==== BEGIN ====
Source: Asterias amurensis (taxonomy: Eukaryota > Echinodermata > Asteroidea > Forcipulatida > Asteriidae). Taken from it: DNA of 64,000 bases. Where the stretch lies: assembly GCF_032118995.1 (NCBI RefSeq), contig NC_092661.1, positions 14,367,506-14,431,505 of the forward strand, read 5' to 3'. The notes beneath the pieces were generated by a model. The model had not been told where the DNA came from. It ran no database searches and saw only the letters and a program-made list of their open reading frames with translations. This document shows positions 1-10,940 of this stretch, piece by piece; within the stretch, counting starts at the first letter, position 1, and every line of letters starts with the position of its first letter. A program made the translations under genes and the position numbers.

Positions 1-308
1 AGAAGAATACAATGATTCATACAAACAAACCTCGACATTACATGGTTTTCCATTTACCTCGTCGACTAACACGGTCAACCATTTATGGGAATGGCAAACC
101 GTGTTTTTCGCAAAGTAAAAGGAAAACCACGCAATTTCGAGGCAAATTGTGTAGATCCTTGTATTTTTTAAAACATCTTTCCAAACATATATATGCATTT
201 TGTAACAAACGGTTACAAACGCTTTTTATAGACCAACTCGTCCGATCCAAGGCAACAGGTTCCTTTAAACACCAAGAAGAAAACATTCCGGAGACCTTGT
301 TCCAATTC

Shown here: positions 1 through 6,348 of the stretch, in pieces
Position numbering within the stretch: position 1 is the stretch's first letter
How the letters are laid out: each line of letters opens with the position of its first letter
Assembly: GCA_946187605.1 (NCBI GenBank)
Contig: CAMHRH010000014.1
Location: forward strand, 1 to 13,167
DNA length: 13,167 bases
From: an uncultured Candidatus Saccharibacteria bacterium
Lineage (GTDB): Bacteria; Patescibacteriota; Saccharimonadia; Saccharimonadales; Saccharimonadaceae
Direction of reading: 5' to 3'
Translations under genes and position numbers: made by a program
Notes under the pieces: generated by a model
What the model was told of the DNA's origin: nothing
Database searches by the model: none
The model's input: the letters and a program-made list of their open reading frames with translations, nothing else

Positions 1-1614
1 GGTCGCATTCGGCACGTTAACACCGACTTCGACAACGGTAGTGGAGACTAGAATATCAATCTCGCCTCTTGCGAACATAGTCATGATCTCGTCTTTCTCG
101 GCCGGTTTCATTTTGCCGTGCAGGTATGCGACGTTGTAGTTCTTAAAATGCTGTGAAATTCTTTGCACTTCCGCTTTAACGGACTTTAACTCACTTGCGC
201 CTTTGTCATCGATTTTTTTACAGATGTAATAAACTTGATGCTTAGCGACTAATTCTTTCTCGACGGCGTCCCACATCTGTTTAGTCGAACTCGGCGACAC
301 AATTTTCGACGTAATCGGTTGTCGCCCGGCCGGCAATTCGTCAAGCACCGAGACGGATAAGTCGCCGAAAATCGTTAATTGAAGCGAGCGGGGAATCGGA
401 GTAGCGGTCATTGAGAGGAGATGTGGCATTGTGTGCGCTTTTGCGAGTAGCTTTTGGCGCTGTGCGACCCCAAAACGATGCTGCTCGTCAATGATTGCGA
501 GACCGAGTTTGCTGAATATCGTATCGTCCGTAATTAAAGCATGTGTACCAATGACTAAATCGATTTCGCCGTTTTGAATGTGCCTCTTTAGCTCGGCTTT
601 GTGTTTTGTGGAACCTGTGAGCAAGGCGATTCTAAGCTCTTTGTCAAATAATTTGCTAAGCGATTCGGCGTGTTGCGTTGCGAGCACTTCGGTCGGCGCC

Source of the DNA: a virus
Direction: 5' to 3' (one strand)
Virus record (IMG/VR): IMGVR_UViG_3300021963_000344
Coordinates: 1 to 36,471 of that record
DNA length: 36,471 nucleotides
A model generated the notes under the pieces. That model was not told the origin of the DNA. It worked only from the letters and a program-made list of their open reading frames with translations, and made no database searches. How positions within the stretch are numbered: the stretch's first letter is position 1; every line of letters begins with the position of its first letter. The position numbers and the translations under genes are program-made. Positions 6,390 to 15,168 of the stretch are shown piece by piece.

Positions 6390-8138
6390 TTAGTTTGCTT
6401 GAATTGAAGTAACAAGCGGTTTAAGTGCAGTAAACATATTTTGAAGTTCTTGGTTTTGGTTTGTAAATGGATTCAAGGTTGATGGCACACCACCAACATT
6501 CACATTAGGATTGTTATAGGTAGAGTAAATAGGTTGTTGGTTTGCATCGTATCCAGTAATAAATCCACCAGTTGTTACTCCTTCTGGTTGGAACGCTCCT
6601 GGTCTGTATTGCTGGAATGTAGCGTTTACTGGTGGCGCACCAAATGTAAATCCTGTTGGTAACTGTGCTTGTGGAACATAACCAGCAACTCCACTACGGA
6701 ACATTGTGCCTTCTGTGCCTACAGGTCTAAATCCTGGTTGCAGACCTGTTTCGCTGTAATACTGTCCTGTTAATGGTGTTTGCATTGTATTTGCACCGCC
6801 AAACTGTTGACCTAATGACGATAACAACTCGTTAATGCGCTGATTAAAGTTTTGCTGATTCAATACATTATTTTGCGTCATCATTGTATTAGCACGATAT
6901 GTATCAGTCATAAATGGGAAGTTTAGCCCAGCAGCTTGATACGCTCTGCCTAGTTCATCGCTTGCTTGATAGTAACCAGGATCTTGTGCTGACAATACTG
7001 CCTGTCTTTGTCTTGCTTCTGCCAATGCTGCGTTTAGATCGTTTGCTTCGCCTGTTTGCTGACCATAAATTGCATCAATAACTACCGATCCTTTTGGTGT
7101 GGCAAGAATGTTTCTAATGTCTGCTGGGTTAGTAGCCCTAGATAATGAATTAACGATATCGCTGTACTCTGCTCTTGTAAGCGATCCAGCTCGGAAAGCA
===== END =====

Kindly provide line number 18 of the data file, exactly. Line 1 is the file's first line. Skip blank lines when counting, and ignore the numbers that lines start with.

Notes under the pieces: generated by a model